Wednesday, February 6, 2013

Book Review: Scarlet (Lunar Chronicles #2)

Scarlet (Lunar Chronicles #2)
Cinder returns in the second thrilling installment of the New York Times-bestselling Lunar Chronicles. She’s trying to break out of prison—even though if she succeeds, she’ll be the Commonwealth’s most wanted fugitive.

Halfway around the world, Scarlet Benoit’s grandmother is missing. It turns out there are many things Scarlet doesn’t know about her grandmother and the grave danger she has lived in her whole life. When Scarlet encounters Wolf, a street fighter who may have information as to her grandmother’s whereabouts, she has no choice but to trust him, though he clearly has a few dark secrets of his own.

As Scarlet and Wolf work to unravel one mystery, they find another when they cross paths with Cinder. Together, they must stay one step ahead of the vicious Lunar Queen who will do anything to make Prince Kai her husband, her king, her prisoner.
(Cover & Description from Goodreads. Source.)
Publisher: Feiwell and Friends
Publication Date: February 5, 2013
Kat's Review
(If you haven't read the first book in the series, there may be some spoilers in this review.)
Marissa Meyer has managed to take this series to the next level with this book by introducing a new fairy tale into the mix, the story of Little Red Riding Hood.  She manages to intertwine the story of Scarlet (Red Riding Hood) with the story of Cinder(ella) from book one in a seamless fashion, while maintaining the fresh approach started in the first book.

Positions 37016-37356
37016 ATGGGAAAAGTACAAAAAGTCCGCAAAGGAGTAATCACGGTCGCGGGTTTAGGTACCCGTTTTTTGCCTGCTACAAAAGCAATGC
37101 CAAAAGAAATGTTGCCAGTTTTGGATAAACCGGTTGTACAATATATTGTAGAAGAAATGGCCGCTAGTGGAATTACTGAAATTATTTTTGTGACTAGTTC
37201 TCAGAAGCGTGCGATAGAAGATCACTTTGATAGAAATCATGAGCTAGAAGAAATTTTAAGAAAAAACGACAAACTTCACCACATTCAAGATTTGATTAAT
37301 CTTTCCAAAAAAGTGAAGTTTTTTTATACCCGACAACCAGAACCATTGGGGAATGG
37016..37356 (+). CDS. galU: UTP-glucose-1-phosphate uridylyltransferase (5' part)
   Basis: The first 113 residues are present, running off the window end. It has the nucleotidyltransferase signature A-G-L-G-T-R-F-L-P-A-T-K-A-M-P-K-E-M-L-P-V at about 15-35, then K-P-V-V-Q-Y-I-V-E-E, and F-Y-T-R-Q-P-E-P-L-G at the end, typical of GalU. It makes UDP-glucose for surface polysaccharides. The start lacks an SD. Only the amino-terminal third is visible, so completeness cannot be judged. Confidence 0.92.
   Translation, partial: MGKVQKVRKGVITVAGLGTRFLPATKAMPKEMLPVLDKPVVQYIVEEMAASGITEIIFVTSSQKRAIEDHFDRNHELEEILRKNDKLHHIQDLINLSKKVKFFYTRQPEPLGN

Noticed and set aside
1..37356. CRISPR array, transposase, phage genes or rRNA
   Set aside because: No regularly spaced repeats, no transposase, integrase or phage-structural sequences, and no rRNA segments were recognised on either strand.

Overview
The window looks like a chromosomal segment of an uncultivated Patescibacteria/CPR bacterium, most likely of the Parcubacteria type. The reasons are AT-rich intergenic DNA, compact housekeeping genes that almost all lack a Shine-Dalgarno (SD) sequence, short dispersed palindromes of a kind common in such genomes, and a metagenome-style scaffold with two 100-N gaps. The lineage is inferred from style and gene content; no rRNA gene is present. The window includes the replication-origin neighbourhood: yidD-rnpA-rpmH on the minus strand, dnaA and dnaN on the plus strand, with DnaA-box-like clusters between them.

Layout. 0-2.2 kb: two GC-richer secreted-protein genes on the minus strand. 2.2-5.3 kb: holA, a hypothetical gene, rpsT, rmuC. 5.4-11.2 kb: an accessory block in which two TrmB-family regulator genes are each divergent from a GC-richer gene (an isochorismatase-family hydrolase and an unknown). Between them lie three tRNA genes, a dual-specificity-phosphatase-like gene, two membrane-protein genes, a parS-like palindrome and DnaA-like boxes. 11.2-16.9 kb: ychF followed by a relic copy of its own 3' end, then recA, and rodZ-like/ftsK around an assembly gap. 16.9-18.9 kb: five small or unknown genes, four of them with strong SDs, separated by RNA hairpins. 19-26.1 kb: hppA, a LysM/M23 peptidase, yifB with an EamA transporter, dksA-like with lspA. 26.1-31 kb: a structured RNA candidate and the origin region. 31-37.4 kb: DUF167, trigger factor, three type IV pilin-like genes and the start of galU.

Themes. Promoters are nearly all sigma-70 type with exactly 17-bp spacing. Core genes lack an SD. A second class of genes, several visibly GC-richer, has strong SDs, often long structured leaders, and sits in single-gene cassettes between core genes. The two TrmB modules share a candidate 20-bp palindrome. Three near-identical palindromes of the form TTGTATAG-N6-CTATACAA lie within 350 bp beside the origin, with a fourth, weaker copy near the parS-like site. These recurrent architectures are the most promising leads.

What I really admire about this series is the depth of the characters, particularly the female ones.  Cinder manages to escape from prison and find a way to search for the woman she believes can shed more light on her past, while Scarlet embarks on a suicide mission to save her grandmother, who has been kidnapped by a violent gang in the hopes of extracting a secret from her that Scarlet doesn't even know exists.  Both girls are flawed but strong, with very little concern for vanity in the face of danger.  Cinder wades through sewage to escape prison, and Scarlet is constantly wiping her dirty hands on her jeans.  Neither girl is afraid to speak her mind, and they are both resourceful and brave.  These are the types of female characters that are good for both girls AND boys to read about.
I really enjoyed the complexity of the story, and I even liked the alternating points of view, something that can be horrendous if not well executed.  Meyer does it well.  There are two more books in the series, both incorporating a different fairy tale but linking back to the original storyline.  I'm excited for the continuation of this series.
Rating: A Good Read
This is a great second novel in a series, introducing fresh characters but remaining faithful to the original storyline, while broadening the scope of what's at stake in an effective manner.  I'm looking forward to reading more.
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